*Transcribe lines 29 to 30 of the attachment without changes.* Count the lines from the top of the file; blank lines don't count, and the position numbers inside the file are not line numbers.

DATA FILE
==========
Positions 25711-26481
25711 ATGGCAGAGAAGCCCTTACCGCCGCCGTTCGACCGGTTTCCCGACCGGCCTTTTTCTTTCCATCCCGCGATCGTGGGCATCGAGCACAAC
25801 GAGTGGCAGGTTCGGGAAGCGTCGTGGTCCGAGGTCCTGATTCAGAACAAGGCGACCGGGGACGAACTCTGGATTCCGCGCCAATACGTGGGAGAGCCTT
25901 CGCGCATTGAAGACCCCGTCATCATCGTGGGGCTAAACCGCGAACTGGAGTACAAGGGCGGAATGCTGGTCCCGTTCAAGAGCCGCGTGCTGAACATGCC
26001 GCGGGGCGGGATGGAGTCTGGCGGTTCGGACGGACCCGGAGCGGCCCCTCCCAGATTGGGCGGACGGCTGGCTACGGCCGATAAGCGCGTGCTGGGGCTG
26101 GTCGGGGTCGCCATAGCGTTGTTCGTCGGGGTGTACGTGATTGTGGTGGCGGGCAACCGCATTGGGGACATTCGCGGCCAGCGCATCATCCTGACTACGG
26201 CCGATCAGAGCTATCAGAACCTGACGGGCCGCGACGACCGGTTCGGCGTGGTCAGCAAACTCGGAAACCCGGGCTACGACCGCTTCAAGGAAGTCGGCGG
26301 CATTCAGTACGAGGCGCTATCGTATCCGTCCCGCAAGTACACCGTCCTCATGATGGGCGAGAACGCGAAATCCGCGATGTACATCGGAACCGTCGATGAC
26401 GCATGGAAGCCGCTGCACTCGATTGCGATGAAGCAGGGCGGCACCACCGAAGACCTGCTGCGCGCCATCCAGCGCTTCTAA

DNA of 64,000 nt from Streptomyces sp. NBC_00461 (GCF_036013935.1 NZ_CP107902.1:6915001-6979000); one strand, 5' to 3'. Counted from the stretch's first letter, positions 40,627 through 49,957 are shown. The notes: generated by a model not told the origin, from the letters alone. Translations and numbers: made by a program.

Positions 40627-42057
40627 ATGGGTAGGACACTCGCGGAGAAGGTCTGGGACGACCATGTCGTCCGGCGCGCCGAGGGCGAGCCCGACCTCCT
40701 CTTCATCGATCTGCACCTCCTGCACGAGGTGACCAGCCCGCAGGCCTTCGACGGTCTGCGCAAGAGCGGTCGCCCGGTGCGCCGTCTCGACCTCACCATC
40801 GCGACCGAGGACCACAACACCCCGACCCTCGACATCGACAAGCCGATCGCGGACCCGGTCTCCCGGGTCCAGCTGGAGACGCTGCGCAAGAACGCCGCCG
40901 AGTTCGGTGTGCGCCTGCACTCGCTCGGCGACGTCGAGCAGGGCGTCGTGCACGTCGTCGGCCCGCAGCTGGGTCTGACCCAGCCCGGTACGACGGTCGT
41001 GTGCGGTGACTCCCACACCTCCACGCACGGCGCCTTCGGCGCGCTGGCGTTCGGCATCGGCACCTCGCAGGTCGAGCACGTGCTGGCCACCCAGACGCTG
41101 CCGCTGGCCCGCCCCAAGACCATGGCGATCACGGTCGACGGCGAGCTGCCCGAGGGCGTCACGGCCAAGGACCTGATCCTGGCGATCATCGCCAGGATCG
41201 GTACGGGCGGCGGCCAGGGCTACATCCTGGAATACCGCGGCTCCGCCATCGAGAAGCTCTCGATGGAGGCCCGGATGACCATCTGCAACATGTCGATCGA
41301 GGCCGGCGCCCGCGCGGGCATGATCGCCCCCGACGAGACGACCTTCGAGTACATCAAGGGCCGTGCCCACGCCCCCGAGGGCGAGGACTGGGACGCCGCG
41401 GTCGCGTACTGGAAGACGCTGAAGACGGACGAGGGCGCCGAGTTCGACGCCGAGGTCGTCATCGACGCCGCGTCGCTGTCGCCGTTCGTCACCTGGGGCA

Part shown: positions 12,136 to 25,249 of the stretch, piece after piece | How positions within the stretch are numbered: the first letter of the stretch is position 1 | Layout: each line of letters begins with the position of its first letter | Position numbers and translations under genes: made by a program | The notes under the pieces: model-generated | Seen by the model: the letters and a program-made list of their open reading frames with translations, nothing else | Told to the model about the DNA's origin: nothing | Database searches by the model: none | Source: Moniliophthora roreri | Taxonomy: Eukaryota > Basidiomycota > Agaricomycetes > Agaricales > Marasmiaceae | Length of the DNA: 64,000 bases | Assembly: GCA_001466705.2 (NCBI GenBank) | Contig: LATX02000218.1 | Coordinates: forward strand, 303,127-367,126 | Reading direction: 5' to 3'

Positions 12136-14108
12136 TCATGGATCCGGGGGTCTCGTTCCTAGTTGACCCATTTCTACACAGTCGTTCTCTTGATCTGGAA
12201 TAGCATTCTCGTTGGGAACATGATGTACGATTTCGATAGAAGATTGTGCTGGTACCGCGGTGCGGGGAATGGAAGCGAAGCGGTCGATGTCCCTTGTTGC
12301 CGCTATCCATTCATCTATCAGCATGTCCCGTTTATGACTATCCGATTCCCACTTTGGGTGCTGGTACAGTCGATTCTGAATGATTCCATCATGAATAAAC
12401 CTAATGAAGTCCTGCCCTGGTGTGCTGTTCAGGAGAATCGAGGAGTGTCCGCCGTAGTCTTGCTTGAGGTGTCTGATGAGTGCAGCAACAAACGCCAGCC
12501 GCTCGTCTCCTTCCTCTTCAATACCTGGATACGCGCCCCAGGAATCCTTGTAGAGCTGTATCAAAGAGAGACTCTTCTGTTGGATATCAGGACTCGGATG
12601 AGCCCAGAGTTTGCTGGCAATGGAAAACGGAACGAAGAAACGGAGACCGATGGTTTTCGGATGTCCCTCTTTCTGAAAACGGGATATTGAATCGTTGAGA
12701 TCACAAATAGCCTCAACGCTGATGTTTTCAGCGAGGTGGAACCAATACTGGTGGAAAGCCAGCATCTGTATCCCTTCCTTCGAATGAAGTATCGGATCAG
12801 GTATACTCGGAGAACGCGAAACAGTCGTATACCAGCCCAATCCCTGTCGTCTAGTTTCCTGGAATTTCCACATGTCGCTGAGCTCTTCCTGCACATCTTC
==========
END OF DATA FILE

12701 TCACAAATAGCCTCAACGCTGATGTTTTCAGCGAGGTGGAACCAATACTGGTGGAAAGCCAGCATCTGTATCCCTTCCTTCGAATGAAGTATCGGATCAG
12801 GTATACTCGGAGAACGCGAAACAGTCGTATACCAGCCCAATCCCTGTCGTCTAGTTTCCTGGAATTTCCACATGTCGCTGAGCTCTTCCTGCACATCTTC